2011 Annual Report: Locking out HIV
News at CIRM:
Locking Out HIV
Two years ago, Jeff Sheehy sounded frustrated as he talked about HIV. Yes, antiretroviral therapy launched a revolution in care. Yes, it kept people alive. But it was not a cure. Far from it. Besides the downsides of sometimes nasty side effects and significant cost, people with HIV were developing heart disease, their livers and kidneys showed damage. Even those with well-controlled infections died 10 years earlier than people without HIV.
By 2010, the elation that had originally greeted effective antiretroviral therapy was supplanted by "a new realism, and almost a kind of grit-your-teeth-and-let's-just-plug-on spirit. That's kind of where we've been," Sheehy said in 2010.
Today, Sheehy, an HIV patient advocate and a CIRM board member, sounds almost ebullient, and certainly positive about accumulating research showing progress toward more effective treatments for HIV, and even what people are calling a "functional cure."
"I'm incredibly optimistic," Sheehy says. "I don't think we're going to get here tomorrow, but I think the train has left the station to get there. The whole dialog has been completely upended, and CIRM has been at the cutting edge."
That growing optimism originates with a single man–known as the Berlin patient–who received a functional cure for his HIV infection. The bone marrow transplant that cured him isn’t an option for all people, but the science underlying his therapy forms the basis for two teams of CIRM-funded researchers who are translating that success into a more broadly applicable therapy. Both aim to begin human trials in 2014.
Locking Out HIV
The story for what might become a cure for HIV infection began in the mid-1990s, when researchers learned that most human immunodeficiency virus made its way into cells through a protein on the cell surface called CCR5. If someone has mutations in both CCR5 genes, HIV is locked out; about 1 percent of Caucasians have two copies of this mutation and are resistant to HIV infection.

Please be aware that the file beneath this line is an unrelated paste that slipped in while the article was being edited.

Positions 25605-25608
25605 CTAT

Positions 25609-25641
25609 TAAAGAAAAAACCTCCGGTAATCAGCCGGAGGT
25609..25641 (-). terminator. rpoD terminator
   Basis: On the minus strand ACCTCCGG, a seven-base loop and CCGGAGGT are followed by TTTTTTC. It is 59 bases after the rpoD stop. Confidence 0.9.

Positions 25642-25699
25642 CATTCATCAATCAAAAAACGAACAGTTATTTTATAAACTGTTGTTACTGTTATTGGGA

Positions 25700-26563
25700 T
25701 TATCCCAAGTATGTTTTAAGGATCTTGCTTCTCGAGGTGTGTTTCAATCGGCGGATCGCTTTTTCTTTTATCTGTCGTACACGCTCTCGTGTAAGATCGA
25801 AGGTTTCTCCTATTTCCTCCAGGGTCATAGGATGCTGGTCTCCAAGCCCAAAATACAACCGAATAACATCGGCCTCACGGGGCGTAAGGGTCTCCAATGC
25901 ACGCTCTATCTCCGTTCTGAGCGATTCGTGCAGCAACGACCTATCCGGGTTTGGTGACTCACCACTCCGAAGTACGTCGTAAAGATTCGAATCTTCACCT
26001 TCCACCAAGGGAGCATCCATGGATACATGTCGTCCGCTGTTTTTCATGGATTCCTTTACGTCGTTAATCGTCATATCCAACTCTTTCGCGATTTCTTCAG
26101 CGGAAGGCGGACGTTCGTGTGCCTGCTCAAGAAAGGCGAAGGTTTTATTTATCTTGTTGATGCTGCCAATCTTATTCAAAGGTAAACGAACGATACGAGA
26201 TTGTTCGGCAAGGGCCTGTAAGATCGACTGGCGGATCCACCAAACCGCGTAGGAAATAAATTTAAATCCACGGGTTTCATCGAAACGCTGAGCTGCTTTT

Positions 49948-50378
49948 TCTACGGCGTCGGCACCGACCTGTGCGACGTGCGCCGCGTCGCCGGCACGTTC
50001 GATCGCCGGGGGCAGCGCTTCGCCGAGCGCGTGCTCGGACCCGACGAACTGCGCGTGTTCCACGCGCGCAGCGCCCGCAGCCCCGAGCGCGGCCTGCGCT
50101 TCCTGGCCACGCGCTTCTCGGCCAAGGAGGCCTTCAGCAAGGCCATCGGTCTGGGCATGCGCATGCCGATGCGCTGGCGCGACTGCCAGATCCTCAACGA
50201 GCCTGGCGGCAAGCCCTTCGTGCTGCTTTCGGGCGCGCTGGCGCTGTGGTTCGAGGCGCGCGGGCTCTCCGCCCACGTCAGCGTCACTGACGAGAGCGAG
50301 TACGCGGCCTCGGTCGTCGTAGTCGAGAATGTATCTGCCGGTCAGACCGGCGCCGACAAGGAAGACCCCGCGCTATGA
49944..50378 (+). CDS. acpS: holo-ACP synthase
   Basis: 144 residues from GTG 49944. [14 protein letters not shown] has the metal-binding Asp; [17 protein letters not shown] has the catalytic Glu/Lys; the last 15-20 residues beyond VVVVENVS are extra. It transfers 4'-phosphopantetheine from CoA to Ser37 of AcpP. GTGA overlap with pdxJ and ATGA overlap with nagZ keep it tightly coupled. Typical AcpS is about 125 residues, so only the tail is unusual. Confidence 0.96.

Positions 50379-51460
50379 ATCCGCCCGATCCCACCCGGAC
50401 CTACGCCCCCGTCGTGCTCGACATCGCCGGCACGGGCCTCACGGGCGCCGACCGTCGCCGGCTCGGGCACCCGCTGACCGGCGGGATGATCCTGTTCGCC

The whole dialog has been completely upended, and CIRM has been at the cutting edge.
That interesting tidbit graduated to a promising find when a German physician gave an HIV-positive leukemia patient a bone marrow transplant from a donor with two copies of the CCR5 mutation. The bone marrow transplant cured his leukemia; the mutated CCR5 eradicated his HIV. That man was known as the Berlin patient until 2010, when the American named Timothy Ray Brown went public. Today, he remains HIV free.
Brown’s story is an inspiration, but it’s not a cure for everyone. There aren’t enough bone marrow donors with the CCR5 mutation to carry out the transplant for all people infected with HIV. Instead, the CIRM teams are working to create that mutation in patient’s own cells.
An Obvious Solution
Even before the Berlin patient, researchers and biotech companies had their eye on CCR5 as an avenue for treating HIV infection. Among those scientists was Paula Cannon, today an associate professor in molecular microbiology & immunology at the University of Southern California. She was at a scientific conference when a scientist from Richmond-based Sangamo BioSciences, Inc. discussed the company's work in zinc-finger nuclease enzymes capable of targeting a gene and disrupting it.
"I actually woke up in this very boring meeting," Cannon says. "This is really something. I contacted them about getting involved."
"I never really ever thought too much about how my research would affect therapy and treatment," she says. "I felt a very long way from that." Her science was about the nitty-gritty mechanisms of HIV, not about curing patients.
Then she engaged what she calls her "magical graduate student," Nathalia Holt.